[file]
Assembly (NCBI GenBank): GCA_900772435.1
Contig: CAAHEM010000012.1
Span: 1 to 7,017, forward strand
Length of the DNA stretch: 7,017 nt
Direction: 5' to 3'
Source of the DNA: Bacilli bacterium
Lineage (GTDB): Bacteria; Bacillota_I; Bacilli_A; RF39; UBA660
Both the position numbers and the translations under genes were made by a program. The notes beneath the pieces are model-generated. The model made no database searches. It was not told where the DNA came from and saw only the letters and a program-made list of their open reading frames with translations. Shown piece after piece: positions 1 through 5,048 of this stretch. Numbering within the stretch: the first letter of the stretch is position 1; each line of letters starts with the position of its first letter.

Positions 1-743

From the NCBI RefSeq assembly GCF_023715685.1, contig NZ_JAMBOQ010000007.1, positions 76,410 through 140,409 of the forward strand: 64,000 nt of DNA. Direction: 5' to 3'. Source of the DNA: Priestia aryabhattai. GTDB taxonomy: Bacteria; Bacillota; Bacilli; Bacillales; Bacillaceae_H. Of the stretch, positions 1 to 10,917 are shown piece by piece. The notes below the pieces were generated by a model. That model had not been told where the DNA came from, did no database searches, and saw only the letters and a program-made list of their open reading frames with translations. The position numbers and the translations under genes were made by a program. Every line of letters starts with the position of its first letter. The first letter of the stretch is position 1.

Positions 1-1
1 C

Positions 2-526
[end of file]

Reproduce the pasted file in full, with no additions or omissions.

Assembly (NCBI GenBank): GCA_900772435.1
Contig: CAAHEM010000012.1
Span: 1 to 7,017, forward strand
Length of the DNA stretch: 7,017 nt
Direction: 5' to 3'
Source of the DNA: Bacilli bacterium
Lineage (GTDB): Bacteria; Bacillota_I; Bacilli_A; RF39; UBA660
Both the position numbers and the translations under genes were made by a program. The notes beneath the pieces are model-generated. The model made no database searches. It was not told where the DNA came from and saw only the letters and a program-made list of their open reading frames with translations. Shown piece after piece: positions 1 through 5,048 of this stretch. Numbering within the stretch: the first letter of the stretch is position 1; each line of letters starts with the position of its first letter.

Positions 1-743

From the NCBI RefSeq assembly GCF_023715685.1, contig NZ_JAMBOQ010000007.1, positions 76,410 through 140,409 of the forward strand: 64,000 nt of DNA. Direction: 5' to 3'. Source of the DNA: Priestia aryabhattai. GTDB taxonomy: Bacteria; Bacillota; Bacilli; Bacillales; Bacillaceae_H. Of the stretch, positions 1 to 10,917 are shown piece by piece. The notes below the pieces were generated by a model. That model had not been told where the DNA came from, did no database searches, and saw only the letters and a program-made list of their open reading frames with translations. The position numbers and the translations under genes were made by a program. Every line of letters starts with the position of its first letter. The first letter of the stretch is position 1.

Positions 1-1
1 C

Positions 2-526